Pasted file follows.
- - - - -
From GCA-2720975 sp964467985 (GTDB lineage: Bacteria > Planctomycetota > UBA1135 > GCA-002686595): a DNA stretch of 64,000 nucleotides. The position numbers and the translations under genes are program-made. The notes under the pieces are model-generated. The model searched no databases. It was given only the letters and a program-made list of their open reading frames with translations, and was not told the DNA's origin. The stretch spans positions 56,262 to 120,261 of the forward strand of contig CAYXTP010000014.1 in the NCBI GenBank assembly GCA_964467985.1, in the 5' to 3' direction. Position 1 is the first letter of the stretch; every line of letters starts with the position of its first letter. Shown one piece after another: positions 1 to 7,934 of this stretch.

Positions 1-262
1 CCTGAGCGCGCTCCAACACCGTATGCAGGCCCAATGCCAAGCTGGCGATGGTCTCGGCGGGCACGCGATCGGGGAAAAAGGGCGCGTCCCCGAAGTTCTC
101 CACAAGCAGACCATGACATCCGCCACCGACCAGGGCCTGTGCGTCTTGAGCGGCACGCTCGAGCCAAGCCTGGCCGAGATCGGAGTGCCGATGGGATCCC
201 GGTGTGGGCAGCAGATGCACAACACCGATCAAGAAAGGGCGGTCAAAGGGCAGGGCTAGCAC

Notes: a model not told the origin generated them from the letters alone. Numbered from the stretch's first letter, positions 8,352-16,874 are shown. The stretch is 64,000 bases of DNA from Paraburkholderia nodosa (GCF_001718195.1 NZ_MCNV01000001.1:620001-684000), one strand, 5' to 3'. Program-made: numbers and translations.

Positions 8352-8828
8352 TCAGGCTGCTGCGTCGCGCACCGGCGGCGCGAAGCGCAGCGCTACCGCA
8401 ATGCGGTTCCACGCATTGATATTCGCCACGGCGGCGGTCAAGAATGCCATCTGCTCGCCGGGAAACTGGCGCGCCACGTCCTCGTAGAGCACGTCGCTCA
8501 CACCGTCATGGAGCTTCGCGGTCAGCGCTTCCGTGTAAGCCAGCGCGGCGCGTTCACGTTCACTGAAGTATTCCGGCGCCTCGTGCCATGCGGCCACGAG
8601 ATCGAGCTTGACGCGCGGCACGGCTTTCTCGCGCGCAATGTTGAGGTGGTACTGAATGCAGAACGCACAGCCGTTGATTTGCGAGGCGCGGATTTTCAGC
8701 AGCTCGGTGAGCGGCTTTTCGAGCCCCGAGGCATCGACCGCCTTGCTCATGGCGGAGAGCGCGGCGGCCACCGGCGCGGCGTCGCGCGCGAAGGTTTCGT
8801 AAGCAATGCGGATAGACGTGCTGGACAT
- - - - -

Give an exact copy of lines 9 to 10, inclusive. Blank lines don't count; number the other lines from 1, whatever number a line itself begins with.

8401 ATGCGGTTCCACGCATTGATATTCGCCACGGCGGCGGTCAAGAATGCCATCTGCTCGCCGGGAAACTGGCGCGCCACGTCCTCGTAGAGCACGTCGCTCA
8501 CACCGTCATGGAGCTTCGCGGTCAGCGCTTCCGTGTAAGCCAGCGCGGCGCGTTCACGTTCACTGAAGTATTCCGGCGCCTCGTGCCATGCGGCCACGAG